One Paris resident said the gunfire sent scores of tourists fleeing into side streets.

Badi Ftaiti, 55, a Tunisian-born mason who has spent three decades in Paris, said the attack did not panic him.

But he said visitors "were running, running. Some were crying. There were tens, maybe even hundreds of them.

Update 9.50pm: French prosecutors have opened a terrorism investigation into the Champs-Elysees attack on Paris police officers.

One officer has been confirmed dead in the incident which occurred in the French capital earlier tonight.

There had been reports that a second policeman had died after the shooting but that is not now believed to be the case.

Police officers take positions near the Champs Elysees avenue in Paris, France, after a fatal shooting in which a police officer was killed along with an attacker.

Police sources say the person who fired on them has also been killed and authorities are warning people to avoid the Champs-Elysees area.

French President Francois Hollande has scheduled an emergency meeting following the shootings.

Earlier: Paris police say that a gunman killed one police officer and wounded another before being killed himself in an attack on the Champs-Elysees shopping district.

Paris police spokeswoman Johanna Primevert said that the attacker targeted police guarding the area near the Franklin Roosevelt subway station on Thursday night at the centre of the avenue popular with tourists.

The attack came three days before the first round of France's tense presidential election.

Security is high around the vote after France has been attacked in recent years.

Police had arrested two men on Tuesday in what they described as a thwarted terror attack.

The incident recalled two recent attacks on soldiers providing security at prominent locations around Paris, one at the Louvre museum in February and one at Orly airport last month.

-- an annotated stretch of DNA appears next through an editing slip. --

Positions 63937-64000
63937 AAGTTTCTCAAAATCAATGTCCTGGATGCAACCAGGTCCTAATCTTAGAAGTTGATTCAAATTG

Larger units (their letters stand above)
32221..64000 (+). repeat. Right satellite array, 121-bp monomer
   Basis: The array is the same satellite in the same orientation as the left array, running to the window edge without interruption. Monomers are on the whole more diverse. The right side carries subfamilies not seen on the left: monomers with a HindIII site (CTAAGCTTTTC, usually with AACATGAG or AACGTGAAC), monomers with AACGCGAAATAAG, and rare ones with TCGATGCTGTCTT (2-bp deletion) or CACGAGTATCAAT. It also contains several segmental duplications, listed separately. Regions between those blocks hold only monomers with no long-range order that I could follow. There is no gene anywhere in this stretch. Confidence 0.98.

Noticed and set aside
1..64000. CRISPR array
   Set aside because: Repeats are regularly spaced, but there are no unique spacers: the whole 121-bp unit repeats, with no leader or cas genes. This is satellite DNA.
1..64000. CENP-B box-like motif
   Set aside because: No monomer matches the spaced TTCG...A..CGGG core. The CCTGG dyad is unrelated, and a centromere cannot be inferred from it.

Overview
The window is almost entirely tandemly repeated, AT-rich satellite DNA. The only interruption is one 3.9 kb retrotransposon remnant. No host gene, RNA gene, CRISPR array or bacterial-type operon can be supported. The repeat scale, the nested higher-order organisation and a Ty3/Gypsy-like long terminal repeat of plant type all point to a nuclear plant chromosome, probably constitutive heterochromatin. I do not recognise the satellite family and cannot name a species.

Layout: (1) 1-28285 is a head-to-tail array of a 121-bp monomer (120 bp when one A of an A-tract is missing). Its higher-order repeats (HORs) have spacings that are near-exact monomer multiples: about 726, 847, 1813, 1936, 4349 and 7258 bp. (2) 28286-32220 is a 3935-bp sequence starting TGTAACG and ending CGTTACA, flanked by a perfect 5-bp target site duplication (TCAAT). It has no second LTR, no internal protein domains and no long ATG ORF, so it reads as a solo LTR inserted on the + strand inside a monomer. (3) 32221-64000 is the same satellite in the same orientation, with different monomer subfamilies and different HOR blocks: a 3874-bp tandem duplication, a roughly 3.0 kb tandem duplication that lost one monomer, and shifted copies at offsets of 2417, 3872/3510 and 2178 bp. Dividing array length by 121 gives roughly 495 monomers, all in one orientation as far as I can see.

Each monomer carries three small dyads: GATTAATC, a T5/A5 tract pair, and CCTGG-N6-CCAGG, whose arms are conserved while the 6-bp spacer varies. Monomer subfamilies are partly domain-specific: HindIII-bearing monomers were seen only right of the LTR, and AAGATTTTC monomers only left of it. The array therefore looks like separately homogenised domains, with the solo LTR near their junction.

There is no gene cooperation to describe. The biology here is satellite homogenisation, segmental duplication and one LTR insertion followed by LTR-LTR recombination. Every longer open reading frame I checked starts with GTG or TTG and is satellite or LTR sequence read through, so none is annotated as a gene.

A witness identified only as Ines told French television station BFM that she heard a shooting and saw a man's body on the ground before police quickly evacuated the area, where she works in a shop.

A French television station hosting a televised event with the 11 candidates running for president briefly interrupted its broadcast to report the shootings.

None of the candidates immediately commented.

The French Interior Ministry said the attack deliberately targeted police officers guarding the area.

Spokesman Pierre-Henry Brandet said on BFM television that a man came out of a car and opened fire on a police vehicle.

Mr Brandet said the police officers were "deliberately" targeted.

He said police were securing the area but there is "no other police operation under way" there.

He said it was too early to say whether the attacker might have had an accomplice, and said authorities were studying multiple potential motives.

US President Donald Trump, speaking in Washington during a news conference with Italian Prime Minister Paolo Gentiloni, said the shooting "looks like another terrorist attack" and sent his condolences to France.

Police and soldiers sealed off the area, ordering tourists back into their hotels and blocking people from approaching the scene.

Emergency vehicles blocked the wide avenue that cuts across central Paris between the Arc de Triomphe and the Tuileries Garden, normally packed with cars and tourists.